French researchers announced recently that they have been able to transfer data optically at a speed of 16.4Tbps (that’s terabits per second, or about 17 billion kilobits per second). Yes, that’s over 11 million times faster than today’s DSL connections.
At these rates they were able to transfer 2.05TB or about 100 HD movies every second. The researchers believe their work could eventually lead to 100Gbps ethernet connections.
Perhaps the most surprising aspect of this is that the transfers weren’t happening over a few inches or feet. On the contrary, the data was traveling over a whopping 1,500 miles. With this the researchers have set a world record for bandwidth capacity by distance.
The research, performed at Bell Labs, involved several new technologies such as a “highly linear, balanced optoelectronic photoreceiver and an ultra-compact, temperature-insensitive coherent mixer.” Yeah, we have no idea what that means either.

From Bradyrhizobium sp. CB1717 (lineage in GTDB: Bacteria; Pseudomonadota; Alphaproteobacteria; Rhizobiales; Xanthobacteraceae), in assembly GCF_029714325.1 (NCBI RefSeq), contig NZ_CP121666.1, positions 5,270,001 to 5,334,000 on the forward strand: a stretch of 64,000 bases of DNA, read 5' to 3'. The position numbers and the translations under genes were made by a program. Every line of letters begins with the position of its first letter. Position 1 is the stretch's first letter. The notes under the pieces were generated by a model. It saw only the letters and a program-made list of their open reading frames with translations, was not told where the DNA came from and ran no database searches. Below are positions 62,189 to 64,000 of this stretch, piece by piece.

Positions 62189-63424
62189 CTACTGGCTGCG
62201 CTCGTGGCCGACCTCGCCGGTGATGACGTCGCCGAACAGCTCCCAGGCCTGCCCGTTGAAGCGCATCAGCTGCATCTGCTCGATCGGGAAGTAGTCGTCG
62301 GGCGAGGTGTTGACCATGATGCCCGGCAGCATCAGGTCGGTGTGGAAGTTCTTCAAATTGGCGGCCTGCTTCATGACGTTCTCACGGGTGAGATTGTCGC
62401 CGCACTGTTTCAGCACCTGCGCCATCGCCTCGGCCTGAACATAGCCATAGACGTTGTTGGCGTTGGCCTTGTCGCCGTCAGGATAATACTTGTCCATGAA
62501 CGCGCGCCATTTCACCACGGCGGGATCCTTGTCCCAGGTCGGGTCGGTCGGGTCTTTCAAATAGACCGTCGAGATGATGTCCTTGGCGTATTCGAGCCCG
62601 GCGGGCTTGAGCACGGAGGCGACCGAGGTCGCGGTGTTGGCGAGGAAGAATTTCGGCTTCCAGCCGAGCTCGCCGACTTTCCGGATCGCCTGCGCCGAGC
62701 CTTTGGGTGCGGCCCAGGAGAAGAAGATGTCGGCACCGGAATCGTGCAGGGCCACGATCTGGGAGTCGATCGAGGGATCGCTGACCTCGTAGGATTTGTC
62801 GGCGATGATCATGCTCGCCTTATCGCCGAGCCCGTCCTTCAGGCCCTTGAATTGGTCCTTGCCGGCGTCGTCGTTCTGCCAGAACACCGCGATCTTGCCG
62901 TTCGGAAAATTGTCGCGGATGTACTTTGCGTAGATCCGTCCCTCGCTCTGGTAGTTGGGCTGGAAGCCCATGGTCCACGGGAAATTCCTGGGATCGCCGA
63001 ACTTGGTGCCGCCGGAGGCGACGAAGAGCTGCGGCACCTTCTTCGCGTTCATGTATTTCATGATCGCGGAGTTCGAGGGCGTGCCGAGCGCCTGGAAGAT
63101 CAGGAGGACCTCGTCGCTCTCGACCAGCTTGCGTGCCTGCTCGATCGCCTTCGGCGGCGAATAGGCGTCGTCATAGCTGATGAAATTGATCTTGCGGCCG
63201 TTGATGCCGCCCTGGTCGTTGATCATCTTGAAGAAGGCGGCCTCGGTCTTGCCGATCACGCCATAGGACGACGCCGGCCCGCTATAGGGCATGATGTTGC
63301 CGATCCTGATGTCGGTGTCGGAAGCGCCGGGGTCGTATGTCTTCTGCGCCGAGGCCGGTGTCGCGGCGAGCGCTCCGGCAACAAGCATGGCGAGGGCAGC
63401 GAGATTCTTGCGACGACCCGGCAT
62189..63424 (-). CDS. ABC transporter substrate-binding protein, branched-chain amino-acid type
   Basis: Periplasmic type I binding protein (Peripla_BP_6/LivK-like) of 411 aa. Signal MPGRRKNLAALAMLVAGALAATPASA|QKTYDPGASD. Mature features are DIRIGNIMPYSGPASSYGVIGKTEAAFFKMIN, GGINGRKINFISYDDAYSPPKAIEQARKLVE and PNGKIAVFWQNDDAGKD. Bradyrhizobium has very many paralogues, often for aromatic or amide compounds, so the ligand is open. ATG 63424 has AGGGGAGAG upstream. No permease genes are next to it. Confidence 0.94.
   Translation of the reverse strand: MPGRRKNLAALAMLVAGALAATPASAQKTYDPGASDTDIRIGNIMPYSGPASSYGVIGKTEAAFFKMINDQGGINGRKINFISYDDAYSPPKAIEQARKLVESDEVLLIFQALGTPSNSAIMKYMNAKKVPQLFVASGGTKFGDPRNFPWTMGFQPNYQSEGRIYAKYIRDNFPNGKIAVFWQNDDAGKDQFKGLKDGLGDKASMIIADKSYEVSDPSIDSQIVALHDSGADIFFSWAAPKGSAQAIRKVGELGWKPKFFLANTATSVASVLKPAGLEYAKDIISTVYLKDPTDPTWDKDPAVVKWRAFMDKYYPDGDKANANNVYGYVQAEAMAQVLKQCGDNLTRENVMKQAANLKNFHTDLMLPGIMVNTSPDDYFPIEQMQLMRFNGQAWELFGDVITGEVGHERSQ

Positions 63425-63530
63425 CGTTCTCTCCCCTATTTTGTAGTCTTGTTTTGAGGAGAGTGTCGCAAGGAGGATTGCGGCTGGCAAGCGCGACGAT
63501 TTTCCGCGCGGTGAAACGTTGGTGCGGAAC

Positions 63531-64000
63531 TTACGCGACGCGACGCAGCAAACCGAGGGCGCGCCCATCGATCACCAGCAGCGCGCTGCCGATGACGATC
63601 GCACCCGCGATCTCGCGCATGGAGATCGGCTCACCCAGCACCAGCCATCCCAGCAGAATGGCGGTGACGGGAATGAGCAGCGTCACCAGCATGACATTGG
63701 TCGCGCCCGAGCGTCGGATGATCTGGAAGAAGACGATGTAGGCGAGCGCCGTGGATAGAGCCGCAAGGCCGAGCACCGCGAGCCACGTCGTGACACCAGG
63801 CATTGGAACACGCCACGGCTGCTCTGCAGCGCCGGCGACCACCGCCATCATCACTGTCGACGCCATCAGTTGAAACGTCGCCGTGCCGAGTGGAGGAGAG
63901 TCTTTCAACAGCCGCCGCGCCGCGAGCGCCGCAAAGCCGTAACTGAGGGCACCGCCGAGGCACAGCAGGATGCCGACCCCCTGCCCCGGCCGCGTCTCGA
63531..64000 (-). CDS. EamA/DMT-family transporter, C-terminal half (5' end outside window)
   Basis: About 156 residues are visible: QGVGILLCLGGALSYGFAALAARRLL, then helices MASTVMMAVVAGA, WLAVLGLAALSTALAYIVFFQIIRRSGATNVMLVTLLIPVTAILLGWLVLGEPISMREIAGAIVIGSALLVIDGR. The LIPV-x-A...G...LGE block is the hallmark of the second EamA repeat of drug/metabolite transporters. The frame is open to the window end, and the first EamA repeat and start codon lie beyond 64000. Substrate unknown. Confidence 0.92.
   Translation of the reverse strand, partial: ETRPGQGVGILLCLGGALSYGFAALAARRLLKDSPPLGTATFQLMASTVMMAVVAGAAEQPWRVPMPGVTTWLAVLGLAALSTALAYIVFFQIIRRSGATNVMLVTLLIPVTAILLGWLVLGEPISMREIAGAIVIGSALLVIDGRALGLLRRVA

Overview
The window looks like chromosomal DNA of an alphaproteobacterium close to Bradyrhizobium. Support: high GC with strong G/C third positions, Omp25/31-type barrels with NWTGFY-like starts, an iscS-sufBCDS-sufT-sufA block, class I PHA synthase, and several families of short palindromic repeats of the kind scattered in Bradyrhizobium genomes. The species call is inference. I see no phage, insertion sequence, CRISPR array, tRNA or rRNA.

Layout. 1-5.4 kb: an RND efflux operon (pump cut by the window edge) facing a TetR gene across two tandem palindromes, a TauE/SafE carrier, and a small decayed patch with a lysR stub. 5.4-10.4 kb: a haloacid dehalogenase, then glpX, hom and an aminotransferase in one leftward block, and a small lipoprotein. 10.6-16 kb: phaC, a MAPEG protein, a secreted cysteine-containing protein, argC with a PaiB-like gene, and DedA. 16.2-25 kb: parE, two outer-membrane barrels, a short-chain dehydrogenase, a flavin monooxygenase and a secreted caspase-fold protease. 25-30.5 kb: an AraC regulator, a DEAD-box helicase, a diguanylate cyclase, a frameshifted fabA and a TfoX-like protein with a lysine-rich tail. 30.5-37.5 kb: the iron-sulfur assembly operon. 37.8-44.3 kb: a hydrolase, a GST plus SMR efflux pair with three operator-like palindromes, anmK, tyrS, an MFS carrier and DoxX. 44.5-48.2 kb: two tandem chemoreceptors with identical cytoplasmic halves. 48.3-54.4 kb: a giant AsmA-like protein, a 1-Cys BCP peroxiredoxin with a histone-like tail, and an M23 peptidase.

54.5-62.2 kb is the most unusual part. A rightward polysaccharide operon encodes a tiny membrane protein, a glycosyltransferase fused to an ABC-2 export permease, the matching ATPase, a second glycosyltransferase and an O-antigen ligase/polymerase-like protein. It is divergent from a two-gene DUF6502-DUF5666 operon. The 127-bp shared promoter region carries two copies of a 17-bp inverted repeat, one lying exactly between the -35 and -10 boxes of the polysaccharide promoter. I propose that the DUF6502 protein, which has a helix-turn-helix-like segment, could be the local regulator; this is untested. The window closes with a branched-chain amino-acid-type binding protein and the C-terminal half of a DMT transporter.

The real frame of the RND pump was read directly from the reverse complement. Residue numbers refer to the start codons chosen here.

So what will come of all of this? Bell Labs claims that this research will “pave the way to the future of communications.” Most importantly, the researchers’ work shows that the potential for higher bandwidth is present, and we just need to learn how to utilize it.